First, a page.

Enterprises have been turning to managed security services for years and are losing faith with the “black box” approach that has become the industry standard. Organizations are requesting answers to what should be simple questions such as, What rules applied to my events? When did analysis begin? Who worked on my alerts? And, What happened to the alerts that were not forwarded?
There needs to be a shift toward “radical transparency” that provides openness to the monitoring processes and builds credibility in managed security services. We need to throw out the black-box approach and start showing customers details around their security events, triage decisions and analyst notes that can help them better operate and secure their business.
The best way for managed security services providers and customers to get to this level of transparency involves a cultural shift so that customers have access to the same analytic rules, audit logs and metrics as the managed security service provider analysts.
Trends Driving Managed Security Services
Today, enterprise security teams are drowning in alerts. A study by the Ponemon Institute highlights this:
- 19% of alerts are deemed reliable and only 4% are actually investigated
- 44% of security operations managers see more than 5,000 alerts per day
- 62% have an excess of alerts and false positives, and are overwhelmed
What makes this situation even worse is the shortage of cybersecurity talent in the industry today. A recent report predicts that there will be 3.5 million cybersecurity job openings by 2021. And in a very competitive labor market, it is very expensive for enterprises to find, attract and retain cybersecurity and SOC experts.
As enterprises are flooded with alerts and challenged to hire enough security experts, they have been turning to managed security services, driving significant growth in this sector. According to one report, the managed security services market is predicted to reach $58 billion by 2024. The reason for the growth is clear—managed security services give enterprises access to both top talent and the latest tools, along with experience and expertise in protecting enterprises across a wide range of industries. It’s a great way to mitigate risk.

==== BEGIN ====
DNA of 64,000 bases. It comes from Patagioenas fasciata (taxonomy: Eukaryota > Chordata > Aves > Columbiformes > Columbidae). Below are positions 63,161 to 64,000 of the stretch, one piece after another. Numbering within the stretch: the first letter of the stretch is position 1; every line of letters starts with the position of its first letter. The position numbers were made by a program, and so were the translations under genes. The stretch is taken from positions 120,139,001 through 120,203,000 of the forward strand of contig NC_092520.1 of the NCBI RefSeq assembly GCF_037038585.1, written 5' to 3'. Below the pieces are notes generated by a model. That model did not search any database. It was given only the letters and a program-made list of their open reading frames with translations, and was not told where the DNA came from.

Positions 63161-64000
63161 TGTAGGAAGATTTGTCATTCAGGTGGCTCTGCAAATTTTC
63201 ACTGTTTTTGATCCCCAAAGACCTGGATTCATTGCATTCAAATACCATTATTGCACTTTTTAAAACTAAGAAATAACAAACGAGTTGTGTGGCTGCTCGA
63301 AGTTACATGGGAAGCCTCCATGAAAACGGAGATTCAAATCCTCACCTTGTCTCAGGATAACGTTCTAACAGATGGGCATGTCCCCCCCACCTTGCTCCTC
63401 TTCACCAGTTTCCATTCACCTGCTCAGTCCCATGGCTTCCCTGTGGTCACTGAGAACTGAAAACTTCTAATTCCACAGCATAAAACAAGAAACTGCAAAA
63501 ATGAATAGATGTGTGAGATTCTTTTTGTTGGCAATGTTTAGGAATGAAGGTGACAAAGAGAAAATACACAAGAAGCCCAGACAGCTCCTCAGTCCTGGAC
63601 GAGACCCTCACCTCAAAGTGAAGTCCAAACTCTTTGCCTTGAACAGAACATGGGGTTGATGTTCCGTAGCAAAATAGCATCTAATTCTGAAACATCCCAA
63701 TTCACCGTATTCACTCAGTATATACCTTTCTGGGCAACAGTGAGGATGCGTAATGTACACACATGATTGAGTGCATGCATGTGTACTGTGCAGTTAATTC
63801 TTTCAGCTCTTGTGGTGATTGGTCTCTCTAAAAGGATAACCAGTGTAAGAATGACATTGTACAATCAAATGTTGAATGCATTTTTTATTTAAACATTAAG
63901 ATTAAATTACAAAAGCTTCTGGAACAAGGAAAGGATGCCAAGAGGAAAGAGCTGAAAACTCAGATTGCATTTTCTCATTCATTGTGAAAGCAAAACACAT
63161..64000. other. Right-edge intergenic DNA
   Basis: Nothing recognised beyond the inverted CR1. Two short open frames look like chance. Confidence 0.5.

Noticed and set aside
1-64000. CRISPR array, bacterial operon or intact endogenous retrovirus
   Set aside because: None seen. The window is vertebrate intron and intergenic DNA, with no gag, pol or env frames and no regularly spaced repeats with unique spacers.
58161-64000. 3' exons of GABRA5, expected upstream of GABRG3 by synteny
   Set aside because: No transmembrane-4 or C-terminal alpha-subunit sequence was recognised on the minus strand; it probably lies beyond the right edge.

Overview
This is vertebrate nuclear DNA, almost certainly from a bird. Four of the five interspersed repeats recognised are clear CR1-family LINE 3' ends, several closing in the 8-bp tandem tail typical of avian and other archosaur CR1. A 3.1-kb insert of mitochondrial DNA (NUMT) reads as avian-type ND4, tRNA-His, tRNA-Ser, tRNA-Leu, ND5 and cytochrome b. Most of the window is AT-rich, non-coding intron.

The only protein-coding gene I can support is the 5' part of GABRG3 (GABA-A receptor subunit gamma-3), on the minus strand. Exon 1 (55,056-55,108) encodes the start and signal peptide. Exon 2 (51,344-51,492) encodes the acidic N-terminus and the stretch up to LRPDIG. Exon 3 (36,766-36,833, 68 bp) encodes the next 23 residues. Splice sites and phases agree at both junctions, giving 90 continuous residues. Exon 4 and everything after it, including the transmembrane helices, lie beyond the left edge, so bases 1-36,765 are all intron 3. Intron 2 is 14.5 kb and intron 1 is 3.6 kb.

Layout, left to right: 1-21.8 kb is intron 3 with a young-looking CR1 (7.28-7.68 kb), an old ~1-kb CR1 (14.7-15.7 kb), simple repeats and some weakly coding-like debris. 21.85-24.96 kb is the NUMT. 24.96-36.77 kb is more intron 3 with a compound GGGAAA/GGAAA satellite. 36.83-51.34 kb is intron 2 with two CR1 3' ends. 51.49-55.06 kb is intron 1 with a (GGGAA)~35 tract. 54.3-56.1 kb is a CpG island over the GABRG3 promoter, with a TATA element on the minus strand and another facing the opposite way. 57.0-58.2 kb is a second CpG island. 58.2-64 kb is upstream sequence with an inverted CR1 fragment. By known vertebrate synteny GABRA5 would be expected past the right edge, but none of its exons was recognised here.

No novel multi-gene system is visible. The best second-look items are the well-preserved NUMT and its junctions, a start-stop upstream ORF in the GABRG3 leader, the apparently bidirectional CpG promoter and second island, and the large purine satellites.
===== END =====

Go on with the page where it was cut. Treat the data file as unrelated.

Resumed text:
In the early years, managed security services providers (MSSPs) initially attempted using security information and event management (SIEM) as a platform to create security alerts. However, this led to analysts simply forwarding raw security events to customers with no analysis or insights. This approach emphasized the speed of notification (e.g., forwarding events to the customer in less than 5 minutes) rather than the quality of the investigation.
As MSSPs tuned their platforms to focus on quickly forwarding high-priority alerts, the actual result was reduced effectiveness because they were missing attacks due to eliminating lower-priority security events. More importantly, it simply shifted the burden of investigation and analysis back to the customer, so they were essentially doing on their own what they originally intended to outsource—while still having to pay for it!